McCloud remedy costs to be included in public sector schemes’ 2016 valuations

The government plans to proceed with its proposal to include the costs of the McCloud remedy in the cost control mechanism for public sector pension schemes’ 2016 valuations, despite widespread opposition.

Member contribution rates for 2022/23 will be based on the 2016 valuation, which was released in December 2021, including McCloud remedy costs.

Contribution rates were usually set every four years as part of the cost control mechanism process. However, the cost control element of the 2016 valuations was paused due to the McCloud and Sargeant judgments.

The government had asked whether it should ‘roll over’ member contribution rates from 2021/22, and impose the cost of the McCloud remedy in the 2016 valuations, in its consultation on the Civil Service Pension Scheme.

It received 1,257 responses to the question, of which 1,253 disagreed with the roll forward of contributions and imposition of McCloud costs on 2016 valuations.

The government noted that 1,239 of the responded it received used a standardised template provided by a union.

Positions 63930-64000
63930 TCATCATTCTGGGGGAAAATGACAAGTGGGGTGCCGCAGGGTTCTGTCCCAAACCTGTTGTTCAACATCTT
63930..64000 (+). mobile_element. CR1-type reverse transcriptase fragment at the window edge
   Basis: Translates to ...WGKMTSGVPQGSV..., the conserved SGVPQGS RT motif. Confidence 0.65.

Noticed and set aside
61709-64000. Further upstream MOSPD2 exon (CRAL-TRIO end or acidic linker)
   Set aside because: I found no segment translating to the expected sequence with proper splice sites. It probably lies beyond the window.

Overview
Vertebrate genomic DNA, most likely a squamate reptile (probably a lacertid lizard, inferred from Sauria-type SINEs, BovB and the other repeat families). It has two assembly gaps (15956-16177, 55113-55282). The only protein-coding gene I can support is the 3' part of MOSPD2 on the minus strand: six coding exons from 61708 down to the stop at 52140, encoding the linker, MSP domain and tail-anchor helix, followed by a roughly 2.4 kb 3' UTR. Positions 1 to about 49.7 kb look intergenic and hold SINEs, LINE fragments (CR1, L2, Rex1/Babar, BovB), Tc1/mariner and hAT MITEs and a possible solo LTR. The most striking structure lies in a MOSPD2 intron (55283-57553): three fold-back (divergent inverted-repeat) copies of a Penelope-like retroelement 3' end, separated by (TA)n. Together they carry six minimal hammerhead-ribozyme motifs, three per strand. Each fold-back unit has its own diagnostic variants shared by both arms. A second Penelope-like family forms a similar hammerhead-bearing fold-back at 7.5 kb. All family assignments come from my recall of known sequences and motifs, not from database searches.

The template argued that member contribution rates for 2022/23 should be informed by the results of the 2016 cost control mechanism without the inclusion of the costs of McCloud, that the inclusion of McCloud costs was “unlawful”, that the Cabinet Office should not be adopting such a short-term approach to the setting of member contribution rates, and that it should publish a timeline for the finalisation of the 2016 cost control mechanism and complete the 2020 valuation.

Despite the opposition, the Cabinet Office stated that the results of the 2016 valuation concluded that the cost cap of the scheme was 0.4 per cent below the employer cost cap, and therefore lies within the 2 per cent corridor specified by the Treasury.

This meant, according to the government, that no changes to benefits or member contributions were required.

There are currently two judicial review applications underway against the inclusion of the McCloud costs within the cost control mechanism, with the government noting that unless there was an “adverse judgment” at some point in the future requiring the recalculation of the 2016 valuation, it would base the 2022/23 contributions on the 2016 valuation, including McCloud costs.

“The 2020 valuation, due at a later date, will be the next time when there is the possibility of adjusting employee contribution rates,” the consultation response stated.

“HM Treasury is expected to provide directions to all public service pension schemes during 2022, which will facilitate the completion of the valuation and cost control mechanism.

“The results of the valuation will be published as soon as the process has been completed and we anticipate any changes to the employee contribution rates, if required, will be implemented for the 2023/24 financial year.”

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